The emerald ash borer (EAB) is feeding a woodpecker population boom in the Detroit, Michigan area. That’s the surprising news Thursday from the USDA Forest Service. And they usually have zero good words to say about the forest-destroying pest.
The emerald ash borer is an invasive species of beetle that probably came from Asia on cargo ships. It was first discovered in the Detroit, Michigan area in the summer of 2002.
According to the Emerald Ash Borer website, in the past 11 years it has invaded a large area of the United States and Canada. Tens of millions of trees are already dead in Michigan alone.
It has also cost American cities and industries tens of millions of dollars.
But the new study provides a sliver of hope. Using data collected by volunteer birdwatchers for Project FeederWatch, US Forest Service entomologist and Cornell University ornithologist Walter Koenig have found that four species of birds are booming in the wake of the EAB invasion.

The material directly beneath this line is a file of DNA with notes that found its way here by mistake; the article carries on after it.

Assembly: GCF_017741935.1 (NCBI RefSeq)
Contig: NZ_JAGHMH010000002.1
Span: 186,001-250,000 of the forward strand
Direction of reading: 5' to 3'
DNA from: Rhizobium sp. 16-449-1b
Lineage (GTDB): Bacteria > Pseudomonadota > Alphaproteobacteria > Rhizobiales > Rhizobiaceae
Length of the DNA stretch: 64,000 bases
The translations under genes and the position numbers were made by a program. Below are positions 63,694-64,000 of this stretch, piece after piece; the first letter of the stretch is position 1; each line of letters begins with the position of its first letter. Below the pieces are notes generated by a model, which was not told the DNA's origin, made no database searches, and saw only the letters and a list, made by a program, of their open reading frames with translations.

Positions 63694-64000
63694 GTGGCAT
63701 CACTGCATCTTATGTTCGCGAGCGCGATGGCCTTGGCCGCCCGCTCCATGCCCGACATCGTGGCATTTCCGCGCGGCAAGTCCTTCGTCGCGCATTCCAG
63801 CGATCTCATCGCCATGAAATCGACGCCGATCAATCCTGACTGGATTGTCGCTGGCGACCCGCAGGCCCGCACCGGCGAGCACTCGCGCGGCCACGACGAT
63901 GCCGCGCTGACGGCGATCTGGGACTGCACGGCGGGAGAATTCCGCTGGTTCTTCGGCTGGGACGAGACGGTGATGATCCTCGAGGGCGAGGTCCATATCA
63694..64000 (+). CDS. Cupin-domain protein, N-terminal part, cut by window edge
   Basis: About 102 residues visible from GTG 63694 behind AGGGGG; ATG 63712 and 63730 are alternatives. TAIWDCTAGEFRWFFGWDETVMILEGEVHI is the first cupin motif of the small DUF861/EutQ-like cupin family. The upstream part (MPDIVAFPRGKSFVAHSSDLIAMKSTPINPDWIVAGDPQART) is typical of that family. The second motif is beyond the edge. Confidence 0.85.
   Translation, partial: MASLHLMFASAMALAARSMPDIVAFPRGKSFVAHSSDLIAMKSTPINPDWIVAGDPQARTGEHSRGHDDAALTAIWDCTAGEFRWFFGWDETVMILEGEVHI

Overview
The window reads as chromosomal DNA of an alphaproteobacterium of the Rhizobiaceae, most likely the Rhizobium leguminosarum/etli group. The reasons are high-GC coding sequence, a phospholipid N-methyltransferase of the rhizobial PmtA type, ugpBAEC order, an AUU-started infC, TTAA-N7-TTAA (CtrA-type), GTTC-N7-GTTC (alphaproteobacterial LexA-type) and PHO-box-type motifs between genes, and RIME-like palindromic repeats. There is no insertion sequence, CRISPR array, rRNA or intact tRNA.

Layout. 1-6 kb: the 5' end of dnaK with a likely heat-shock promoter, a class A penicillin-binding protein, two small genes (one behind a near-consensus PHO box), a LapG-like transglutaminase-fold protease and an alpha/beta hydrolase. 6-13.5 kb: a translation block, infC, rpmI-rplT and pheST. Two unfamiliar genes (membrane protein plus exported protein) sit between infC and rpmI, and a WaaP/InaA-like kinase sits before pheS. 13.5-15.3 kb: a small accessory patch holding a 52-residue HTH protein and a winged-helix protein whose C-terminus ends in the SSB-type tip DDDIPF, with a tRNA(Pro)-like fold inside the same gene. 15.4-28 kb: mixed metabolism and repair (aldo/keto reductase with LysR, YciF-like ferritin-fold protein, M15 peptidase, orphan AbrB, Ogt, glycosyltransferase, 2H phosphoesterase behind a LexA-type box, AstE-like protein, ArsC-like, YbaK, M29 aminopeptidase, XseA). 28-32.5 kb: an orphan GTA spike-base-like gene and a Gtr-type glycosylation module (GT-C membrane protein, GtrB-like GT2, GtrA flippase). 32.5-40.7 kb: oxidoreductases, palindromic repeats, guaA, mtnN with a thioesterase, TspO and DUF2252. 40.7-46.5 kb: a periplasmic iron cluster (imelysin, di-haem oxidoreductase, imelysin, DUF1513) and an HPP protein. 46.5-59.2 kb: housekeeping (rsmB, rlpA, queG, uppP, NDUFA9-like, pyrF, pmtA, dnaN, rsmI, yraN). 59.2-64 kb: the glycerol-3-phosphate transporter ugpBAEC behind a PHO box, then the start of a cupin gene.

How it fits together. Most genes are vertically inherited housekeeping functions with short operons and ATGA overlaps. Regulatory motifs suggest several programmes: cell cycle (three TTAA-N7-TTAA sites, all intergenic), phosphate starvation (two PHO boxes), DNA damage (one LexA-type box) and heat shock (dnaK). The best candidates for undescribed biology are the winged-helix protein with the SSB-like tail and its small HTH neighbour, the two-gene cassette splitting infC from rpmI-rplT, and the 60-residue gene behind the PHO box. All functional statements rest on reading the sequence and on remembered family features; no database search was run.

One nuthatch species and three woodpecker species have figured out that the ash borer larva are a tasty source of protein. The four species feasting on EAB are white-breasted nuthatch, downy woodpecker, hairy woodpecker, and red-bellied woodpecker.
That’s a downy on the left and a red-bellied on the right in the top photo. Don’t bother to squint. There’s no red belly.
While the woodpeckers aren’t going to be able to fight the menace of the emerald ash borer on their own, it’s nice to know the trees have someone on their side.
[Male Downy Woodpecker photo by Noel Zia Lee via Flickr, Creative Commons, Male Red-bellied Woodpecker photo by Roy W. Knight via Wikimedia]